N.J. advances measure allowing terminally ill to end life with doctors’ OK



Getting just the minimum number of needed votes, a bill allowing terminally ill patients to end their life with a doctor-prescribed medication has been approved by the New Jersey Assembly.

In advance of the Assembly vote, Sen. Steve Oroho argued against the bill, saying many patients diagnosed with a terminal illness have survived.

“I do know there’s one God,” said Oroho, R-Sussex. “We’re not him, and we shouldn’t try to play him.”

Dr. Matthew Suh, a surgeon in Mercer County, said the legislation jeopardizes physicians.

“This bill in making physicians take active participation with suicidal patients is in direct violation of the Hippocratic Oath,” he said.

The legislation mirrors what’s been working in Oregon for 14 years, said Assemblyman John Burzichelli of his bill.

“Doctors, if they choose to participate, can. No health care professional, no health care facility, is required to offer this service to a patient,” said Burzichelli, D-Gloucester. “They can opt out just because they want to opt out.”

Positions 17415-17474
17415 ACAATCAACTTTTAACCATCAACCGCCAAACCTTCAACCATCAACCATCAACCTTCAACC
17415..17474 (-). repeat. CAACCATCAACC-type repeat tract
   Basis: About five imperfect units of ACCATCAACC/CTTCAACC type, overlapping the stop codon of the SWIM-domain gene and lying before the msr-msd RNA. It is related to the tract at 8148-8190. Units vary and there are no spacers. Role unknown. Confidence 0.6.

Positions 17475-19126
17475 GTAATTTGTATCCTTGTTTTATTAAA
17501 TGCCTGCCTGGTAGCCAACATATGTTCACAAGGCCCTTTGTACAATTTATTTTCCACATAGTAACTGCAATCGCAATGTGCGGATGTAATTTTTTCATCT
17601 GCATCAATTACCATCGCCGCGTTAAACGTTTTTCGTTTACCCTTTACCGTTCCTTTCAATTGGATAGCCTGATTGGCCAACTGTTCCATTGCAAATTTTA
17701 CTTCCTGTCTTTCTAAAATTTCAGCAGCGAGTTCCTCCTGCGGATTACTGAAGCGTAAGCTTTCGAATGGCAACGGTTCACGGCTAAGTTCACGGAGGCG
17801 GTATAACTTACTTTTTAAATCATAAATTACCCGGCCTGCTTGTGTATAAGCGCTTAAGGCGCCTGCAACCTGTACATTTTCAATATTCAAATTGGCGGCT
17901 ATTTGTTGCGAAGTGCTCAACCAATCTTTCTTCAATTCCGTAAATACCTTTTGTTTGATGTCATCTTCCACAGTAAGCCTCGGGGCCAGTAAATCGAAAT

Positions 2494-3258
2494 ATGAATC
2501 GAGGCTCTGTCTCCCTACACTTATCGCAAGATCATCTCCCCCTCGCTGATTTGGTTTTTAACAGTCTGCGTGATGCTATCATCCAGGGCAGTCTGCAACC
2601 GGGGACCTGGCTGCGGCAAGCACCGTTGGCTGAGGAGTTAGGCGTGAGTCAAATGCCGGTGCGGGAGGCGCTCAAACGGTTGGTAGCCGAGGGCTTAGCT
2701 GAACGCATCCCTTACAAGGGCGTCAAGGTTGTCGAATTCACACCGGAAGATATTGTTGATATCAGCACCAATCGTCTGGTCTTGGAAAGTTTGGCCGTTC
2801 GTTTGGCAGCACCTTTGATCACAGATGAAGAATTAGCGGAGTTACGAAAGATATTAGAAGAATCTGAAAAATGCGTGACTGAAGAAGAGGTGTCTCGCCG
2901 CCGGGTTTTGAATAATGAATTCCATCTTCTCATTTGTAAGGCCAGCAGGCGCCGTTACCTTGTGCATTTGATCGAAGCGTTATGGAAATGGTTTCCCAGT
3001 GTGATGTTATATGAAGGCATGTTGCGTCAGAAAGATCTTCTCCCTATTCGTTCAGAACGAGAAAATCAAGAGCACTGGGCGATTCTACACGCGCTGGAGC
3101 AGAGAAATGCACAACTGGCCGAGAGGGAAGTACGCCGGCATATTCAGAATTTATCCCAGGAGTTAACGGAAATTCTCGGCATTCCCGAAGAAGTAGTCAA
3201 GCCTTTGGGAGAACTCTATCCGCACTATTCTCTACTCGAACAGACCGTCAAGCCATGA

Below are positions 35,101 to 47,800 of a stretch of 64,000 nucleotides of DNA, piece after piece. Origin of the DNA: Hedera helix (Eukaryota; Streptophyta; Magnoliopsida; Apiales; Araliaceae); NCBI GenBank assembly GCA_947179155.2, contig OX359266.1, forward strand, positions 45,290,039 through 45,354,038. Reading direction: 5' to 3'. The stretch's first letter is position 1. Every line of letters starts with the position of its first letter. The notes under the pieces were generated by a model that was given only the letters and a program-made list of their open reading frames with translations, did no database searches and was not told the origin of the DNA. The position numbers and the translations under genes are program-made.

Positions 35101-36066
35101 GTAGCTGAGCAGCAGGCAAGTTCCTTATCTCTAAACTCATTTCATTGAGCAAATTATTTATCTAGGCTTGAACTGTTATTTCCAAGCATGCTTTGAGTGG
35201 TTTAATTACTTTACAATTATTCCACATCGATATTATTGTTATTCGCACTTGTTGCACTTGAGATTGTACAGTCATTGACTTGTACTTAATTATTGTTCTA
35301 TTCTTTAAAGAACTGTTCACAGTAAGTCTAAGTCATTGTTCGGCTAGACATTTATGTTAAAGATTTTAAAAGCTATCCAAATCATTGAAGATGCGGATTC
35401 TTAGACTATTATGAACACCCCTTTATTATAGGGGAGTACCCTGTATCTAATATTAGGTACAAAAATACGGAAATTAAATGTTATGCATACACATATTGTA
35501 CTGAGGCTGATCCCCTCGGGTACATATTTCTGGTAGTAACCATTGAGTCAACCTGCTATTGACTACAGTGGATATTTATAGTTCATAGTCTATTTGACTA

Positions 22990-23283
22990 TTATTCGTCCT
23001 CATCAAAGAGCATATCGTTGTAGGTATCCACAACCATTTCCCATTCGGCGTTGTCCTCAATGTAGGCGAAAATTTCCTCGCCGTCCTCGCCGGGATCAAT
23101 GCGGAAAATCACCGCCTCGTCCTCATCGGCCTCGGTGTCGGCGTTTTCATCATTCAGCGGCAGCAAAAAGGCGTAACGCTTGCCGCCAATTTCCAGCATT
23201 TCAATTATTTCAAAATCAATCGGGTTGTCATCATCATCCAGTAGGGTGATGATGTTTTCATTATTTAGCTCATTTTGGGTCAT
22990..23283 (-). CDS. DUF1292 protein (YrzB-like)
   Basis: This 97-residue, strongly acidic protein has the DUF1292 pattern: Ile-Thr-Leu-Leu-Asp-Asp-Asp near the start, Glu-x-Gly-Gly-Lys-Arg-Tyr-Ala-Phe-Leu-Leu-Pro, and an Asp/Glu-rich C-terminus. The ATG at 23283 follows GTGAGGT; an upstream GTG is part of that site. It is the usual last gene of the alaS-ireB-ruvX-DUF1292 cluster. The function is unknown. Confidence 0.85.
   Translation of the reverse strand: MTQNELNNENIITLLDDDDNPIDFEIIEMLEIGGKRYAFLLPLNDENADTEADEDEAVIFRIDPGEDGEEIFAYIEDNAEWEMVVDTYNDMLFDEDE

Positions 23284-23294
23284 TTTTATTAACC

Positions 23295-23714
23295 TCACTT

At a Thursday Assembly hearing , Sarah Steele of Voorhees said she opposes the legislation. She told lawmakers she was diagnosed with a terminal brain tumor 10 years ago and told she had six months to live.

“Had this bill been put in effect at that time, I would not be able to stand here before you. My diagnosis still carries the word terminal,” she said. “So should I have a recurrence, I could be in danger of not being able to receive the treatment that I need.”

Titusville resident Kate Blisard contemplated suicide after her diabetes twice put her in a life-threatening coma — and she believes the legislation would endanger the lives of people with disabilities.

“If this bill passes, the lives of many people with disabilities will end without their consent through mistakes and abuses that can’t be taken back,” she said.

Patients diagnosed with six months or less to live would have to make two separate requests for the life-ending drug, one in writing signed by two witnesses. A second doctor would have to certify the diagnosis and affirm the patient is capable of making a decision.

The measure awaits action in the Senate where a similar bill stalled two years ago.

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